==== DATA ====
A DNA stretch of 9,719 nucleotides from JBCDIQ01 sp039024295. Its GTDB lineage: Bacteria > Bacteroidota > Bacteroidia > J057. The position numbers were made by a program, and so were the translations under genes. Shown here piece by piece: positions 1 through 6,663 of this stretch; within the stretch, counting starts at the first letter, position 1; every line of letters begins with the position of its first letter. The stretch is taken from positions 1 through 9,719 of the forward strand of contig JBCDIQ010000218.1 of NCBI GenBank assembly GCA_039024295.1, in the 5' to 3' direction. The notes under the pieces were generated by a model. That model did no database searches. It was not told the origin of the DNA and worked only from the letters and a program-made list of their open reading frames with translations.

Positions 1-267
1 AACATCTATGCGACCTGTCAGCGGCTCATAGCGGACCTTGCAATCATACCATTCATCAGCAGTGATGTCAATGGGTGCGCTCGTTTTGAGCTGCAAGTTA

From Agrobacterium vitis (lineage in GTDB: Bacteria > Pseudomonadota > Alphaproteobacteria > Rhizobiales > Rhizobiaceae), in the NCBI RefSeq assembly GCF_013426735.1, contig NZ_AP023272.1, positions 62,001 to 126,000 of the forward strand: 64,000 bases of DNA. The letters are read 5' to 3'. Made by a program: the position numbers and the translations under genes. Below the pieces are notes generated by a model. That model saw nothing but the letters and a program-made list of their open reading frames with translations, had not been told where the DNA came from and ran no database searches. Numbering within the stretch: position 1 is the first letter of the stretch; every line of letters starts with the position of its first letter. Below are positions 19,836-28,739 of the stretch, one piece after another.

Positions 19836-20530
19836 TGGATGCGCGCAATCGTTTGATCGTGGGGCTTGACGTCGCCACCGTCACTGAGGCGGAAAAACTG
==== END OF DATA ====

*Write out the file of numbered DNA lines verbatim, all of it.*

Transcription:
A DNA stretch of 9,719 nucleotides from JBCDIQ01 sp039024295. Its GTDB lineage: Bacteria > Bacteroidota > Bacteroidia > J057. The position numbers were made by a program, and so were the translations under genes. Shown here piece by piece: positions 1 through 6,663 of this stretch; within the stretch, counting starts at the first letter, position 1; every line of letters begins with the position of its first letter. The stretch is taken from positions 1 through 9,719 of the forward strand of contig JBCDIQ010000218.1 of NCBI GenBank assembly GCA_039024295.1, in the 5' to 3' direction. The notes under the pieces were generated by a model. That model did no database searches. It was not told the origin of the DNA and worked only from the letters and a program-made list of their open reading frames with translations.

Positions 1-267
1 AACATCTATGCGACCTGTCAGCGGCTCATAGCGGACCTTGCAATCATACCATTCATCAGCAGTGATGTCAATGGGTGCGCTCGTTTTGAGCTGCAAGTTA

From Agrobacterium vitis (lineage in GTDB: Bacteria > Pseudomonadota > Alphaproteobacteria > Rhizobiales > Rhizobiaceae), in the NCBI RefSeq assembly GCF_013426735.1, contig NZ_AP023272.1, positions 62,001 to 126,000 of the forward strand: 64,000 bases of DNA. The letters are read 5' to 3'. Made by a program: the position numbers and the translations under genes. Below the pieces are notes generated by a model. That model saw nothing but the letters and a program-made list of their open reading frames with translations, had not been told where the DNA came from and ran no database searches. Numbering within the stretch: position 1 is the first letter of the stretch; every line of letters starts with the position of its first letter. Below are positions 19,836-28,739 of the stretch, one piece after another.

Positions 19836-20530
19836 TGGATGCGCGCAATCGTTTGATCGTGGGGCTTGACGTCGCCACCGTCACTGAGGCGGAAAAACTG